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Filipa Ramos, Author and Curator

I dream of a world in which toilet paper is seen as a problem, not a solution. While this world comes into being, I see toilet paper as the white, normative and selfish son of our times.

By Filipa Ramos

Filipa Ramos © Plastiques Photography

What would you say are symbols of your current situation or the current situation in your country?

Boreal forests are stunning. Vast horizons that spread out as far as the eyes can see; rivers and skies separated by thick clusters of slender trees. With weather and seasons, these green and blue landscapes give way to many other hues, from golden to cetacean blue. The tundra’s prism is in constant change, even when it looks eternal and untouchable. Boreal forests are traversed by life. Their ecosystems home many communities of the Northern Hemisphere. They provide habitat for sedentary and migratory animals, humans comprised, as well as plants, fungi and lichens. People, wolves, bears, birds, birches, pines, bluebells, bogs, fens, chanterelles, puffballs, lungworts, mosses. When these forests breathe, they help us breathe, providing an important reservoir of biogenic carbon.
Blue Mountains, 2004, colored pencil, graphite, acrylic and spray paint on paper. 21 x 32 cm Blue Mountains, 2004, colored pencil, graphite, acrylic and spray paint on paper. 21 x 32 cm | © Basim Magdy
Since the 1950s, with an exponential increase during the last years, old-growth forests have been clearcut and forest landscapes have been fragmented and cleared for timber. One of its main purposes? The extraction of virgin wood pulp to produce toilet paper. Catered for a small but demanding fraction of the world’s population, toilet paper is a growing industry. Most brands refuse to use to sustainable or recycled materials, as customers want ultra-soft, cushioned, multi-ply products.

When the Covid-19 epidemy assumed worldwide proportions, there was an irrational surge in the consumption of toilet paper. Books, journals, knitting accessories, puzzles, yoga mats, sudoku magazines or kombucha scobies sold less than toilet paper. For hundreds of thousands of people, planning a pandemic lockdown meant assuring the continuity of their urination and defecation rituals. It also meant that their sanitation habits (easily replaced by other, equally hygienic systems) were more important than nature. A clean ass is worth more than the boreal trees, peoples, animals, and colours. One day, our generations may be remembered as those who logged the world’s old forests to clean their behinds. I cannot think of anything more representative of our stupidity and selfishness.

I dream of a world in which toilet paper is seen as a problem, not a solution. While this world comes into being, I see toilet paper as the white, normative and selfish son of our times.

How will the pandemic change the world? What do you see as long-term consequences of the crisis?

The African swine fever is a highly contagious virus endemic to sub-Saharan Africa that has infected and killed over one million animals. The virus exists in the wild through a persistent cycle of infection between ticks and wild pigs. The modern breeding conditions of domestic pigs makes them particularly vulnerable to the virus, which can be spread to them by ticks and the ingestion of infected pork products. The virus, which has a high mortality rate, causes a haemorrhagic fever that can kill a pig in a week. Infected pigs gradually lose appetite, they become depressed. Groups of sick pigs huddle together, shivering, breathing abnormally and coughing. They can barely stand on their legs. Within a few days, pigs go into coma and die. Pregnant sows suffer spontaneous abortions, even if there is nothing spontaneous about them.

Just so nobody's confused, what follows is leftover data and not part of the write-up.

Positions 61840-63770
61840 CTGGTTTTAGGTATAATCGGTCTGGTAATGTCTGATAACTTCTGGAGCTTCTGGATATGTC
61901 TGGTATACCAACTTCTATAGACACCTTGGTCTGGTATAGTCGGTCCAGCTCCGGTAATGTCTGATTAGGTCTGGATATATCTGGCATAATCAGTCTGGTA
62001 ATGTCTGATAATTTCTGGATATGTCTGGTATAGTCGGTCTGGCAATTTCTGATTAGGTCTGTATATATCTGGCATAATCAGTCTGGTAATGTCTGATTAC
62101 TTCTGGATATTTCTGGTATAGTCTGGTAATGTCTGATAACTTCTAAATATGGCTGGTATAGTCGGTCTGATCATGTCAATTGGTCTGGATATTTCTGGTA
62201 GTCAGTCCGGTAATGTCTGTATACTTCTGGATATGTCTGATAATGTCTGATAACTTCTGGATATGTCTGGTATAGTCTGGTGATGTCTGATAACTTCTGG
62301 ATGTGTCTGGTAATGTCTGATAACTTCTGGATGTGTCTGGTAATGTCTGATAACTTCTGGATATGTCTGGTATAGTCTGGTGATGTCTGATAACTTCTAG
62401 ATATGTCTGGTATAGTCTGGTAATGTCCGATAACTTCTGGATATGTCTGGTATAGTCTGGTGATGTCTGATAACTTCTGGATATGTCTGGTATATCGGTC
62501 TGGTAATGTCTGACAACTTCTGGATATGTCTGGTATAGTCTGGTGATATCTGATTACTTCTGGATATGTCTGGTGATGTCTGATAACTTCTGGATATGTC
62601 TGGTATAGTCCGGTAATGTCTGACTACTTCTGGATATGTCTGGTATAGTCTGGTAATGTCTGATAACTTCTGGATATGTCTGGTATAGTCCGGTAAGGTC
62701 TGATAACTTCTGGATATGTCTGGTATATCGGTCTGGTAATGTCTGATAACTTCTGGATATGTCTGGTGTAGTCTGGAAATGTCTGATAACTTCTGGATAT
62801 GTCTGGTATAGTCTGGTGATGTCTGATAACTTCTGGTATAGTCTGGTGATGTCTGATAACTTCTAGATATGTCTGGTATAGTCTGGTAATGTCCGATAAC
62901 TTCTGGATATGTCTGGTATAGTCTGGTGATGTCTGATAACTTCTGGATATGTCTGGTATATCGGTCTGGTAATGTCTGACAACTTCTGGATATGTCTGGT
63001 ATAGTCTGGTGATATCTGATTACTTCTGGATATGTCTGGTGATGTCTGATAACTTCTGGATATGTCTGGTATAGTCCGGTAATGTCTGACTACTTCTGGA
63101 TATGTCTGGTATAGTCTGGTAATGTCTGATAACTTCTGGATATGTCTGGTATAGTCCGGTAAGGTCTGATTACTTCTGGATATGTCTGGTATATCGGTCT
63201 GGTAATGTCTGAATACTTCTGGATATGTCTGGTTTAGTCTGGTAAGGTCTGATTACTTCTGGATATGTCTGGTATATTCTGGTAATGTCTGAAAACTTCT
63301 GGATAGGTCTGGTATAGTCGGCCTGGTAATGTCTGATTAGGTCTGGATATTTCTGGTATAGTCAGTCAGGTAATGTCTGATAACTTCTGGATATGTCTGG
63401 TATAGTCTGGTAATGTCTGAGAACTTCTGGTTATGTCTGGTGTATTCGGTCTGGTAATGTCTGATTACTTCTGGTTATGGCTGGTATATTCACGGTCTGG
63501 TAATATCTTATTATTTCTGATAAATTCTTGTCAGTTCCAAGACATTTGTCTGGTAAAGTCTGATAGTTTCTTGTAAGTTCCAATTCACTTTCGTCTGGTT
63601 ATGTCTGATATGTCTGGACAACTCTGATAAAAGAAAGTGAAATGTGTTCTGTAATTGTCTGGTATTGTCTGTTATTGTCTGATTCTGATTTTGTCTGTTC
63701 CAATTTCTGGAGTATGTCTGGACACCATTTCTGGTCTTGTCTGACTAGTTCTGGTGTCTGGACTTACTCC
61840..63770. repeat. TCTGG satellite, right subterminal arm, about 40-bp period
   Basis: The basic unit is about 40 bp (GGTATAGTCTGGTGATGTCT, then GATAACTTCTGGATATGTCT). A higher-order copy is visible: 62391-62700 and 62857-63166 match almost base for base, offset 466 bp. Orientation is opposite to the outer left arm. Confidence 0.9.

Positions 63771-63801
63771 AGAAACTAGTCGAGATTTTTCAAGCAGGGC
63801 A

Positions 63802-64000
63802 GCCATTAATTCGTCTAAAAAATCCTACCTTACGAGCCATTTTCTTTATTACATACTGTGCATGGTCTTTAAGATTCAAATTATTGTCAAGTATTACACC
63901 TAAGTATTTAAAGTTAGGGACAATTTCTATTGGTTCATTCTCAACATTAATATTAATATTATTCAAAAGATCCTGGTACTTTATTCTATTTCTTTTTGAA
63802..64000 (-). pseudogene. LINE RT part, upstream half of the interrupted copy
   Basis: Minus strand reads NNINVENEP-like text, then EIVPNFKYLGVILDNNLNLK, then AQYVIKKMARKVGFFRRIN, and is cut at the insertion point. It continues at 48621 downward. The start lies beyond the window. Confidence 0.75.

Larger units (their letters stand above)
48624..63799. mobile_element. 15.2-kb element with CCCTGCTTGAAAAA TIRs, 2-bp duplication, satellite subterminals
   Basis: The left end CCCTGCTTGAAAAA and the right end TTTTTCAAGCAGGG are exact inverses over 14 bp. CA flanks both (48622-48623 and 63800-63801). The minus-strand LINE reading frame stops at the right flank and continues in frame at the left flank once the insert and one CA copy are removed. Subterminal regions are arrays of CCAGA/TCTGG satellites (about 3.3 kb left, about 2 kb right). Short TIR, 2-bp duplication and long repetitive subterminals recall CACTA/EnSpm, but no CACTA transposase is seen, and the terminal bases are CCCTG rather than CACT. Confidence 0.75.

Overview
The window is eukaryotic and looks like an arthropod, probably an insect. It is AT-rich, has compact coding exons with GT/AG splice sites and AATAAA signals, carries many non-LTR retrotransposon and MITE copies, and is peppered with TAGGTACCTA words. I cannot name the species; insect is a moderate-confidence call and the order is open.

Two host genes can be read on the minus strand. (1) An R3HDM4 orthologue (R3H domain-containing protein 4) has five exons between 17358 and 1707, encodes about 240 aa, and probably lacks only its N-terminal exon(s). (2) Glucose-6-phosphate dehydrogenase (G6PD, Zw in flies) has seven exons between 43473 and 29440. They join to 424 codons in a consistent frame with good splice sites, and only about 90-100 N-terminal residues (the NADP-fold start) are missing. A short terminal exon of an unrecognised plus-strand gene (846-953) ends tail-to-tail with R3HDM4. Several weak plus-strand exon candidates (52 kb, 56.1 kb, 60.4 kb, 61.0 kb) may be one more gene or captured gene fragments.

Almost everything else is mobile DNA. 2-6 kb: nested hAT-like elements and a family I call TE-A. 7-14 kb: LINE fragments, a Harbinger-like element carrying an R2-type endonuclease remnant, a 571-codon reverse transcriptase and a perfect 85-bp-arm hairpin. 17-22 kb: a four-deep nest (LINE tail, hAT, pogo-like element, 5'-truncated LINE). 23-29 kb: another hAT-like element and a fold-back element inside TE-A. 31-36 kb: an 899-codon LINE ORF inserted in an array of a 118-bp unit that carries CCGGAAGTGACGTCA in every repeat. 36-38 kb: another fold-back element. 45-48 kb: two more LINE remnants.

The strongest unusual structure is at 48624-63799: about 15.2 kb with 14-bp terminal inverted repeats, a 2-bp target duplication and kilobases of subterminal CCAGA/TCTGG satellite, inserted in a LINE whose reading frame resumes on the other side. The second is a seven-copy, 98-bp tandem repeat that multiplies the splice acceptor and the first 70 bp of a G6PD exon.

Humans are not susceptible to the African swine fever and pigs are not susceptible to the SARS-CoV-2. Will the Covid-19 change the pig world or will the African swine fever change the human world? I am not sure. The perception of the separated existence of these two worlds­, human and animal, has been going on for too long so I am not sure it is possible to see a correlation between the two. What I am sure of is that the world will not change if humans fail to see that it is them, not the world, that need to change.

What gives you hope?

There is a small shed under the stairs of my garden. It has an old wooden door that does not close well so it has been left ajar. Since April, two robins have been going in and out of the shed through this slit, flying through the narrow opening by one of those wonders of nature I call magic. This is something you cannot spot immediately. The birds are small, shy and silent and their rhythm is steady but also paced out. In the beginning, I thought it was a coincidence to see them there or I simply imagined them to be curious about this place. Last week, they started coordinating their actions. While one robin stays vigilant, checking that the situation is clear, the other flies in, generally carrying a worm or a berry in its beak. When the bird gets in, it is followed by an effusion of little chirping noises, coming from the inside. Then the chirping stops, the bird leaves the shed and both birds resume their worm-hunting and berry-gathering activities. These two robins found a refuge in a human-made space, which they turned into their nest. These baby birds that I cannot see but only hear make me believe that a shared future is possible.

What is your personal strategy for dealing with this situation?

I have been dreaming of the forests, thinking about the pigs, fearing the contact with the virus and looking at the loving birds. Together, they make me believe that a hard but better future is possible. All it takes is change.